In this example, a general information data file 80 is the memory location in which running totals of user 20's credits, debits, and service charges are maintained, along with other standard information such as passwords and the default receipt charge. A personal contacts list file 82 is a list of users known to user 20 for whom user 20 wishes to establish a receipt charge that is different from the default receipt charge. Any address identified as having a receipt charge equal to zero is tagged for the pass through list. A consumer profile list file 84 contains data regarding the consumer profile for user 20, for example, likes and dislikes, product preference, recent purchases, and demographic information. A commercial fee list file 86 contains the charge schedule defined by user 20 that should be applied against various types of commercial accounts. A "refused list" file 88 is a list of user addresses that user 20 wants to have automatically returned or discarded regardless of the maximum receipt charge they are willing to pay.
 At the time of establishing a new Summa account, or at such other times as the service provider or customer may wish to modify his account settings, the owner of the Summa address completes or amends an electronic form that establishes the basic charge schedule. FIG. 3 is a flow chart demonstrating the basic steps of a software subroutine by which a user would supply the information stored in the database illustrated in FIG. 2. The ordering of these steps is not crucial. Persons skilled in the art of computer programming will readily derive many variations on this procedure. The basic steps of this subroutine would set the user's default receipt charge, allow entry of specific charges to be applied against specific categories of commercial messages, and input of any additional information that may contribute to a consumer profile. The identification of persons who should have a receipt charge different than the default receipt charge and addresses that should be refused are additional modifications of the basic requirements. Specific addresses on these lists may be entered individually or uploaded in the form of the address book files commonly used by email programs. These steps illustrated in FIG. 2 are not exhaustive of all the types of data that can be gathered and stored in the database that would be useful in controlling the exchange of charges and credits in the general manner covered by this invention.
 FIG. 4 is a basic flow chart that outlines major steps of a server subroutine that examines an incoming Summa message to a receiver and either (1) applies the appropriate charge to the sender's account, provides the credit to the receiver and delivers the Summa message to the receiver, or (2) returns the message to the sender with an appropriate message identifying the reason for refusal. The latter may occur if the sender is on the receiver's list of senders whose messages should always be refused, or if the sender does not have a Summa account or lacks sufficient funds in his account. A message will also be returned if the receiver receipt charge exceeds the maximum amount the sender has listed in the message as the amount he will agree to pay toward a receipt charge. For example, if the user has set a charge of ten cents for receipt of messages from financial newsletters but the sender of such a commercial message has sent the message out with a notice that he will only pay receipt charges up to seven cents per receiver, the sender will receive a notice back stating that the message was not delivered and identifying the appropriate charge that the sender must agree to pay before the message can be delivered. In this manner, senders of commercial broadcast messages can accurately control their costs and also determine what portion of a Summa list they are missing if they have set their maximum charge too low. In a typical embodiment, if the maximum charge the sender is willing to pay exceeds the receiver's receipt charge, only the actual receipt charge is charged against the sender's account.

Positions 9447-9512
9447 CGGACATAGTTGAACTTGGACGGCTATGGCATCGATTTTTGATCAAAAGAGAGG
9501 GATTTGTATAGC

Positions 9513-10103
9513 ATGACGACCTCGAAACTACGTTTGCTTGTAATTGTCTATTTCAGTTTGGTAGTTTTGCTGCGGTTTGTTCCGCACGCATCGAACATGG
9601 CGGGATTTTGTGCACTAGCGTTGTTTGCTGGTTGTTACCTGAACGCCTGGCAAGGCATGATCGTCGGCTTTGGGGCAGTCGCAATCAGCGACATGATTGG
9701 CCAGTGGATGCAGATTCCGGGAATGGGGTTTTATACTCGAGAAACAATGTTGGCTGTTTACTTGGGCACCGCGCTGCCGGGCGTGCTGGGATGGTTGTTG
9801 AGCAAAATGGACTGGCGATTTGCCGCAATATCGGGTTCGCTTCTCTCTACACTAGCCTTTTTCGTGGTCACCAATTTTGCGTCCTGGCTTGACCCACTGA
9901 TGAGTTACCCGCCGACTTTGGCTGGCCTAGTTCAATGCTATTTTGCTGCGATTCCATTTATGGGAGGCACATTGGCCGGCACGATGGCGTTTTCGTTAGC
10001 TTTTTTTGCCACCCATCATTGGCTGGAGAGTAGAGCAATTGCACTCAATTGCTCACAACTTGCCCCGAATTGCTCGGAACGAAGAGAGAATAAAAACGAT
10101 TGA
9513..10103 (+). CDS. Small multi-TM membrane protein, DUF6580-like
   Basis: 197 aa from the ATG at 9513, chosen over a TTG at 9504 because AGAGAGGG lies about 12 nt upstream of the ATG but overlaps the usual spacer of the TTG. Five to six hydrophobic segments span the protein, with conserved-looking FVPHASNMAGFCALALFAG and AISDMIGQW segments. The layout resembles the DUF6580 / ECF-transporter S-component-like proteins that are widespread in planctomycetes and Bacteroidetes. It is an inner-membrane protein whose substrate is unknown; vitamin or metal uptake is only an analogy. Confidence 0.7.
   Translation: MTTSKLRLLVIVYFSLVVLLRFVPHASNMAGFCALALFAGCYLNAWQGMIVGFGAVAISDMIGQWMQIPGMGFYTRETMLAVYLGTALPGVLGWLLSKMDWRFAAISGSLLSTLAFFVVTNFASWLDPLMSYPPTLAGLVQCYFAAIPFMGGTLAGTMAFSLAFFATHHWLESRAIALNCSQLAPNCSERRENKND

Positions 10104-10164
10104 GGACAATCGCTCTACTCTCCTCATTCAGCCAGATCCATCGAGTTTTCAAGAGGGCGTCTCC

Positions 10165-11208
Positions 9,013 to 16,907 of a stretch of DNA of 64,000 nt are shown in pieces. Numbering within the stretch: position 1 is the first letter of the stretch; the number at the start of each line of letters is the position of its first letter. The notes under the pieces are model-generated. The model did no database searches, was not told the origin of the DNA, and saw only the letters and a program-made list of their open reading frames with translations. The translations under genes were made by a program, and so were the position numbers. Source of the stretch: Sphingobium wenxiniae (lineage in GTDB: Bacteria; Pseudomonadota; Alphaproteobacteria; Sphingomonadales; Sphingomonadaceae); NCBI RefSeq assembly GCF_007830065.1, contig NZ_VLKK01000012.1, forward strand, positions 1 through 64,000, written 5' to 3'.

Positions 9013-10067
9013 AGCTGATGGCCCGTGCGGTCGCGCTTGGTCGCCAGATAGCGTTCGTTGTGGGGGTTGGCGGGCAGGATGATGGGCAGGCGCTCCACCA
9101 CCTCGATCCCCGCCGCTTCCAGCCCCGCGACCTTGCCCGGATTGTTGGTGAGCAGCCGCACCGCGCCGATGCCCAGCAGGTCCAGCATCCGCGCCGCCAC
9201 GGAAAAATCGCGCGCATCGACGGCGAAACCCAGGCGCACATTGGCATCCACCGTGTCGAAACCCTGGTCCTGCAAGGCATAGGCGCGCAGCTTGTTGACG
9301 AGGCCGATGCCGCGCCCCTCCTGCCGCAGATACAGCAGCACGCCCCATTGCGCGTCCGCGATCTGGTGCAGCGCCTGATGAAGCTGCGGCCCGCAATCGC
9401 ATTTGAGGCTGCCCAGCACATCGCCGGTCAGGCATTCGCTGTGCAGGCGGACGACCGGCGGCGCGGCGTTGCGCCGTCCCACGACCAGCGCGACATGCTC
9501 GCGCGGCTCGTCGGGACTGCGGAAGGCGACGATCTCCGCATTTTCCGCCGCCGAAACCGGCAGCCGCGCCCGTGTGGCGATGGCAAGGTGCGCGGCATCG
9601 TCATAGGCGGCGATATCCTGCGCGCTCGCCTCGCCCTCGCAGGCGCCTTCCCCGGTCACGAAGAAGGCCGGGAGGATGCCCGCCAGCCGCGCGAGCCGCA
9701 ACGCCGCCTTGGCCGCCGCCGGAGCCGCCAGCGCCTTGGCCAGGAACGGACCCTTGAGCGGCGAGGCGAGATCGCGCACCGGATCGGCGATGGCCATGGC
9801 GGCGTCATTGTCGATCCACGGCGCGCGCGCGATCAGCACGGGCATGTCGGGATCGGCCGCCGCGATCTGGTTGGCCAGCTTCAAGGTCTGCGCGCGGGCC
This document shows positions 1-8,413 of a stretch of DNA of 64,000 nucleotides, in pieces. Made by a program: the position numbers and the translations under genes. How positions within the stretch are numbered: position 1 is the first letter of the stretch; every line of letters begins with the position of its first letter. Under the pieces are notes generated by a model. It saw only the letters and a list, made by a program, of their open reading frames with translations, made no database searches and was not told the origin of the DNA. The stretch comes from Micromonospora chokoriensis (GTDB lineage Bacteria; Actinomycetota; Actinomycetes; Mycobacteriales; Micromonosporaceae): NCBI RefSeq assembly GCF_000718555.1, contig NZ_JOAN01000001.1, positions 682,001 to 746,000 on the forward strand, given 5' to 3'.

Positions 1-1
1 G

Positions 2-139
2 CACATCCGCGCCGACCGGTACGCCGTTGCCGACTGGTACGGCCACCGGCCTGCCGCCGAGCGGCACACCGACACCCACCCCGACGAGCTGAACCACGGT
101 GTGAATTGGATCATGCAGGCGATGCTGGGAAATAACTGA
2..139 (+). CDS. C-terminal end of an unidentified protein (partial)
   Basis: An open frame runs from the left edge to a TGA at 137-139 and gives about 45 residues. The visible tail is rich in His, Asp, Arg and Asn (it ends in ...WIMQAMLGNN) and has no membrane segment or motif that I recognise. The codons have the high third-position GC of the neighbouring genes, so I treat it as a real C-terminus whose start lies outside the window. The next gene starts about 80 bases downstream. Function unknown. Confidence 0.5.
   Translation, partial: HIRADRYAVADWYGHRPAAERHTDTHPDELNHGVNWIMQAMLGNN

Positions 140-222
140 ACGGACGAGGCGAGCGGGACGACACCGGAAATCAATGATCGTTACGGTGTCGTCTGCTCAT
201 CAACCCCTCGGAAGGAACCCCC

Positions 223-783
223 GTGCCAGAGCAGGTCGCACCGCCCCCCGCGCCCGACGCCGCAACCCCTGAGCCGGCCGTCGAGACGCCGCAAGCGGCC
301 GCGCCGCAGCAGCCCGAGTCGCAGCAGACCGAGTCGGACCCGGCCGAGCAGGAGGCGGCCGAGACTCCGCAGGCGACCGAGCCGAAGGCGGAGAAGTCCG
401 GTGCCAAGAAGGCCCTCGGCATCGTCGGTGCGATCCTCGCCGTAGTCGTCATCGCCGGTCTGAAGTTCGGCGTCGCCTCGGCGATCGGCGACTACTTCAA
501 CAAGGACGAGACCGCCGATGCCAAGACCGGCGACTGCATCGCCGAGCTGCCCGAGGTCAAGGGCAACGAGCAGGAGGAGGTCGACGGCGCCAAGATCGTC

Because the system provides a mechanism for the completion of financial transactions and credits, service providers may wish to charge processing fees and the federal, state, and local governments may wish to apply various taxes against these transactions. This involves a splitting of funds, a feature that may also benefit businesses, for example, when splitting payments between a salesman's royalties and the vendor filling an order. In any event where collected monies are required by law, contract, or other agreement to be split between multiple accounts, it is a simple matter to include programming that deducts the appropriate amount from the appropriate side of each transaction and immediately deposits that amount (which may be, for example, a tax, fee, or profit share) into the appropriate account required by governing law or contract or designated by the users. Depending on the requirements, a copy of the original message could be sent to each party receiving a portion of the payment or an alternative message may be automatically generated to satisfy each receiving party's accounting needs. Such messages, if any, might be no more than a tracking number or shipping address. The process of adding additional program steps to apply and track these additional charges is obvious to those skilled in the art.